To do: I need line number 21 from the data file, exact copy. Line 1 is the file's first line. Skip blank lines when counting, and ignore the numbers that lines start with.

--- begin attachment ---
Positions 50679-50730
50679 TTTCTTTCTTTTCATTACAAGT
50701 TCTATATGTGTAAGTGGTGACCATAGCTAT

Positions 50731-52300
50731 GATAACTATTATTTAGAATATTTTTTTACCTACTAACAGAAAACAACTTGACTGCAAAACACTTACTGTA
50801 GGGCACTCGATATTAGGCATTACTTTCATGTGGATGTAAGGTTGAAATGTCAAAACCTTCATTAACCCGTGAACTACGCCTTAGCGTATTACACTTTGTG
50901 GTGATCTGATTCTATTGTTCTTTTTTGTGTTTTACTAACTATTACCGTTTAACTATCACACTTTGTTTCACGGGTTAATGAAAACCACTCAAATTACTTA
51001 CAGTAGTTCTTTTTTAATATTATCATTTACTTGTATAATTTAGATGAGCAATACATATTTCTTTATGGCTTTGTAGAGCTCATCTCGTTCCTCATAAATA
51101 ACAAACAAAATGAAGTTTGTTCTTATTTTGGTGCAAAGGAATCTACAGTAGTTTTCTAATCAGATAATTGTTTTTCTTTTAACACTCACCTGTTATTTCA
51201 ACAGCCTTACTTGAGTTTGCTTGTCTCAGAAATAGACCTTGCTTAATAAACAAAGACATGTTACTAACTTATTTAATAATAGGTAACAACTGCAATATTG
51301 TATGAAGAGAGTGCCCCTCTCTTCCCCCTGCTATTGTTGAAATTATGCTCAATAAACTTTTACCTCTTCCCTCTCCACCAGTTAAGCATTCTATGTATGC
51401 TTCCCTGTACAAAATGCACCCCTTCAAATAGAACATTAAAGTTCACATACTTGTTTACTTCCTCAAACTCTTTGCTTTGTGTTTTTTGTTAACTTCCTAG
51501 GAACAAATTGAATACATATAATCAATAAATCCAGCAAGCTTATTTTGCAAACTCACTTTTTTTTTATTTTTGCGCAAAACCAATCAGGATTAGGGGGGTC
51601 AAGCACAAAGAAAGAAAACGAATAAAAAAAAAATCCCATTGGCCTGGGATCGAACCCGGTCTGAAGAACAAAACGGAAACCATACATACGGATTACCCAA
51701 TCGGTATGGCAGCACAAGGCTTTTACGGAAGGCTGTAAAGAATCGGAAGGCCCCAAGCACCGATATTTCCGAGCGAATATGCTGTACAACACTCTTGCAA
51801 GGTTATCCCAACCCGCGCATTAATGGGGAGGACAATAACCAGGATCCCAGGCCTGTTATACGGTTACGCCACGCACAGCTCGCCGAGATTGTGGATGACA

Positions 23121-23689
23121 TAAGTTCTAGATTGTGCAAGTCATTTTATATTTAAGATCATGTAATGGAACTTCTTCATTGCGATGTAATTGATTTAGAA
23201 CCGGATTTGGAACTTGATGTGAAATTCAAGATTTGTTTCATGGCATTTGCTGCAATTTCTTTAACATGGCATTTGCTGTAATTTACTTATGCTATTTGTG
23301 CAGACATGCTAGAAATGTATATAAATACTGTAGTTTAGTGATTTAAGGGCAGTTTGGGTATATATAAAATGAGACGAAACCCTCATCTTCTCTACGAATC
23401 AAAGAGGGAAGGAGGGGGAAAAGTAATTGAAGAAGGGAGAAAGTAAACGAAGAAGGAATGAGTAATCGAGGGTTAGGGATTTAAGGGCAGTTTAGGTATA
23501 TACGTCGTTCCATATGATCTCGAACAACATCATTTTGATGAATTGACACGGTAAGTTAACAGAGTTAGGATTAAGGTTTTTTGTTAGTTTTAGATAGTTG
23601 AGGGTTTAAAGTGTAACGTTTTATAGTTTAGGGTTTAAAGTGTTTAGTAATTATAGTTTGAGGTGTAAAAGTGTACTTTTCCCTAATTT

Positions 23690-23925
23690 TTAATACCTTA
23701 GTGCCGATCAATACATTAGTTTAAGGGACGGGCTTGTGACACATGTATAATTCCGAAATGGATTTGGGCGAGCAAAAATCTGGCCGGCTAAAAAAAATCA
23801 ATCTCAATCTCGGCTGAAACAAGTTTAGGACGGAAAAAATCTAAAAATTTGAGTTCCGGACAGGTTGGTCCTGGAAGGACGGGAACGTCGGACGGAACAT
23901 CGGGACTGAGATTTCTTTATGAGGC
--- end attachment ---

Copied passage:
23401 AAAGAGGGAAGGAGGGGGAAAAGTAATTGAAGAAGGGAGAAAGTAAACGAAGAAGGAATGAGTAATCGAGGGTTAGGGATTTAAGGGCAGTTTAGGTATA